Last night’s panel, “Visual Rights to the City,” held at the downtown Central Library laid out some of the legal and logistical problems polarizing the billboard debates in LA that have pitted powerful, profit-driven billboard advertising companies against an often angry citizenry and typically dysfunctional municipal government for the past decade. The panel, awkwardly moderated by Anne Bray of Freewaves, consisted of Christine Pelisek, who has reported extensively on the billboard issue for the LA Weekly; John Tehranian, an attorney who clarified the sensitive legal issues involved; Rick Robinson, the general manager of MacDonald Media (an advertising man for billboard companies); and Toby Miller, Professor of Media & Cultural Studies at UC Riverside.
Pelisek was the first to speak, introducing a brief history of the city’s ongoing billboard debate. Los Angeles’s city government started to pay attention to the unregulated billboards proliferating around town in 2001. It was then that, for the first time, they conducted a count of the billboards in the city and came up with some preliminary numbers: there were 11,000 billboards in the city, 4,000 of which were illegal (without permits). (Nine years later, a full, current, and accurate inventory of legal and illegal billboards is still not complete.) Following their initial findings, the city issued a moratorium on new billboards and an inspection fee charged to the companies, who in turn promptly sued the city on whatever trumped up claims, probably including their free speech rights. This brings up a central, endemic, insoluble logical flaw to all the legal debates that have followed: unfortunately, due to a rather arbitrary and suspect, but since enshrined, argument by the Supreme Court in the late 19th century, corporations are viewed legally as individuals (this in itself seems logically unsound and deeply problematic) who have free speech rights, including commercial speech (commercial advertisements=free speech?!), which were protected in a 1976 Supreme Court ruling and again drastically and abominably further supported in last year’s “Citizens United” case in which the court removed limits on corporate donations to political campaigns.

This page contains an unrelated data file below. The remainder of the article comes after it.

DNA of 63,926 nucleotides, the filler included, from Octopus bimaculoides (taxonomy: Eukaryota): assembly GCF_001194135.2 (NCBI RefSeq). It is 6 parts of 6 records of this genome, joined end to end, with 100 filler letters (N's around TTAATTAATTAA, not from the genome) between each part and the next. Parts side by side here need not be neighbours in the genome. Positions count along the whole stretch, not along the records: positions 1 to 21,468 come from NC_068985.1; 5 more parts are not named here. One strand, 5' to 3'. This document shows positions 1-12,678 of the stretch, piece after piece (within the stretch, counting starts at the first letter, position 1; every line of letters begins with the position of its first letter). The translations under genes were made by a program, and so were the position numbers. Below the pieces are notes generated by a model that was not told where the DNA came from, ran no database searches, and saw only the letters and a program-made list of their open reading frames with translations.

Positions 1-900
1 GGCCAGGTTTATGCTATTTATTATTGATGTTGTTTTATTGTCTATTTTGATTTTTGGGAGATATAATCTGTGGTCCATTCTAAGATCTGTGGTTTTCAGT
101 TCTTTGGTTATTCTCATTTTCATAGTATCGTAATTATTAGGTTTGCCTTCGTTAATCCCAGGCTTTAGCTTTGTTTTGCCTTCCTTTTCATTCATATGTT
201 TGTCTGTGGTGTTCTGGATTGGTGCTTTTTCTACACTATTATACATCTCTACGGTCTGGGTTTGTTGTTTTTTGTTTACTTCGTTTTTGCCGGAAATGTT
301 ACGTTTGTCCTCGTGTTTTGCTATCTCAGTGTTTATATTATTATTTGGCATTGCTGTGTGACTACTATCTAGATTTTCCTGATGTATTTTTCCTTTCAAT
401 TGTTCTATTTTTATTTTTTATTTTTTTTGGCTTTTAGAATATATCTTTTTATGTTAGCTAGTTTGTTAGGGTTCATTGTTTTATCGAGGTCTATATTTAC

Anyway, back to the billboard companies suing the city (their preferred ongoing pastime)… A joke of a settlement was reached between the companies and Rocky Delgadillo that basically let the billboard companies off the hook, even allowing them substantial growth, new technological billboards (supergraphics and digital billboards), and reducing the already tiny inspection fee proposed to a laughable pittance. (Apparently Delgadillo got a huge amount of billboard space for political purposes donated around this time. Maybe I misheard, I hope I did, it was not made clear, but certainly would imply serious corruption. The number $400,000 was thrown around. What?!) This mismanaged settlement has crippled the city’s abilities to regulate billboard companies ever since… You can begin to see how quickly any city undertaking, even with ostensibly good intentions, devolves into a bungled mess.
Costly litigation continues, progress is forever stalled on this (what should be) a rather mundane issue. It’s billboards, not rocket science, as my grandmother would say. Rick Robinson (corporate ad man) pointed out that the city of West Hollywood is a very good model for how to go about this because it has elegantly managed to create clear, workable laws and regulations concerning billboard placement and, in the process, has found ways for the city to benefit financially through fees or taxes in the process. Again, as happens far too often, one of the few things I walked away with is a disheartening confirmation of the city government’s abysmal ineptitude across the board. LA is a great city despite its government which is one of the worst-run, incompetent, ineffective bureaucracies anywhere.
That said, a couple other points of interest emerged from the panel: Toby Miller aptly pointed out that many people’s ambivalence towards the new contentious digital billboards and supergraphics are emblematic of much wider and unresolved ambivalence towards consumerism and crass commercialism in general. He also emphasized that, beyond their aggressive visual presence and whether or not they are aesthetically positive or negative additions, the digital LED billboards use significant amounts of energy and increase the city’s carbon footprint at a time when we are increasingly concerned with minimizing environmental impact of urban centers. An audience member brought up the issue that digital billboards, while of huge value to corporations who claim free speech rights in mounting them all over, very often have adverse effects on neighborhood residents by decreasing proximate property values. And, lastly, another reason to bemoan city incompetence came to the fore in discussing how the current moratorium on billboards includes a moratorium on murals in LA, which is known for and takes civic pride in its history of urban murals, because apparently it is too difficult to legally distinguish between an ad and a mural. This seems bizarre to me. Instead of getting caught up in the distraction of trying to define art (as panelists tried briefly to do), it seems like it would be fairly straightforward (and with ample precedent) to simple define and regulate advertisements as graphics/images that are selling products or services not physically for sale on the site of display. Done, right?